Clinical Edge

Summaries of Must-Read Clinical Literature, Guidelines, and FDA Actions

AHA Issues Advisory on Dietary Fats & CVD

Circulation; ePub 2017 Jun 15; Sacks, et al

The American Heart Association (AHA) had issued a Presidential Advisory on dietary fats and cardiovascular disease (CVD) that offers conclusions and recommendations to help reduce saturated fat and replace it with polyunsaturated and monounsaturated fat to lower cholesterol in the context of a healthy diet. Among the conclusions and recommendations:

  • Randomized clinical trials showed that polyunsaturated fat from vegetable oils replacing saturated fats from dairy and meat lowers CVD.
  • A dietary strategy of reducing intake of total dietary fat, including saturated fat, and replacing the fats mainly with unspecified carbohydrates does not prevent CHD.
  • Prospective observational studies in many populations showed that lower intake of saturated fat coupled with higher intake of polyunsaturated and monounsaturated fat is associated with lower rates of CVD and all-cause mortality.
  • Saturated fat increases LDL cholesterol, a major cause of atherosclerosis and CVD, and replacing it with polyunsaturated or monounsaturated fat decreases LDL cholesterol.
  • Replacing saturated with polyunsaturated or monounsaturated fat lowers blood triglyceride levels, an independent biomarker of risk for CVD.
  • Replacing saturated with polyunsaturated fat prevents and regresses atherosclerosis in nonhuman primates.
  • Overall, evidence supports the conclusion that polyunsaturated fat from vegetable oils (mainly n-6, linoleic acid) reduces CVD somewhat more than monounsaturated fat (mainly oleic acid) when replacing saturated fat.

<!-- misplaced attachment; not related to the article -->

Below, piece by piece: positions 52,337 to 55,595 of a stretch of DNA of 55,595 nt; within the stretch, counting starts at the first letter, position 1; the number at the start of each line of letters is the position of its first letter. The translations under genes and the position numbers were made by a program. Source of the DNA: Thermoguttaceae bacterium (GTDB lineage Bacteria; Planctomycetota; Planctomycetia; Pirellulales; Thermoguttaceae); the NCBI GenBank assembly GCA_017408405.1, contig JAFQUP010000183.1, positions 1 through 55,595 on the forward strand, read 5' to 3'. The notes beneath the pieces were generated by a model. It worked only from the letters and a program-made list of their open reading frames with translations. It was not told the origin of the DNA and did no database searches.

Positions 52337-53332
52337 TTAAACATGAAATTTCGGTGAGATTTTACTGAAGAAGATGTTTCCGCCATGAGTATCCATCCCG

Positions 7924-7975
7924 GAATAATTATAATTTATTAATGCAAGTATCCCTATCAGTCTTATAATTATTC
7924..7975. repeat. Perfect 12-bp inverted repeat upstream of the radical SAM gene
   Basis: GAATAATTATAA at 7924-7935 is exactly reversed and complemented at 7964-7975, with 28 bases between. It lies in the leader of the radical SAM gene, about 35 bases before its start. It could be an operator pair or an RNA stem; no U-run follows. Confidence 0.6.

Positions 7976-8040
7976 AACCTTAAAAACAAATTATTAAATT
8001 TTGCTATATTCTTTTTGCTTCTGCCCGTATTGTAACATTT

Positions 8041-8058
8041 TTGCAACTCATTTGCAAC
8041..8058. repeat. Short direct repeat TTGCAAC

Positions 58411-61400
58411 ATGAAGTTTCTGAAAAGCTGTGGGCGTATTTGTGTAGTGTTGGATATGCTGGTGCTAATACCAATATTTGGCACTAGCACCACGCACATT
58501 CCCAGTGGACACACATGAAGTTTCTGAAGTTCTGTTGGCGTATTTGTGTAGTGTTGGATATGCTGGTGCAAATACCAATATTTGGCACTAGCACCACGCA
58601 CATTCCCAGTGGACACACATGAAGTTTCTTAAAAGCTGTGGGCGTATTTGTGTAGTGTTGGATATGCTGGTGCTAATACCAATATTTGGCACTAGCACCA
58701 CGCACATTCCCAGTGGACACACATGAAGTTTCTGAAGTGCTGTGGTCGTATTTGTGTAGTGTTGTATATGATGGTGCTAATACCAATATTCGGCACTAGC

Sacks FM, Lichtenstein AH, Wu JHY, et al. Dietary fats and cardiovascular disease: A presidential advisory from the American Heart Association. [Published online ahead of print June 15, 2017]. Circulation. doi:10.1161/CIR.0000000000000510.


This AHA advisory nicely reviews the evidence on the relationship between dietary fat and coronary heart disease. It also clarifies some of the previous confusion, noting that seemingly contradictory evidence in some studies that show that decreasing saturated fat in the diet does not decrease heart disease came from studies where the saturated fat calories were replaced with calories from simple carbohydrates, primarily sugars. When saturated fat is replaced with mono- and polyunsaturated fats, there is an improvement in LDL cholesterol, triglycerides, and the development of heart disease. Main sources of saturated fat are dairy fat (butter), fat from red meats, palm oil, palm kernel oil, and coconut oil. Polyunsaturated fats are contained in canola oil, corn oil, soybean oil, peanut oil, safflower oil, sunflower oil, and walnuts. Monounsaturated fats include olive oil, avocados, and tree nuts such as almonds, cashews, hazelnuts, pistachios, and pecans. The advisory states that a “reduction in total dietary fat or a goal for total fat intake is not recommended.” Rather, a movement from saturated to unsaturated fats is recommended in the context of an otherwise healthful dietary pattern such as the DASH or Mediterranean diet. —Neil Skolnik, MD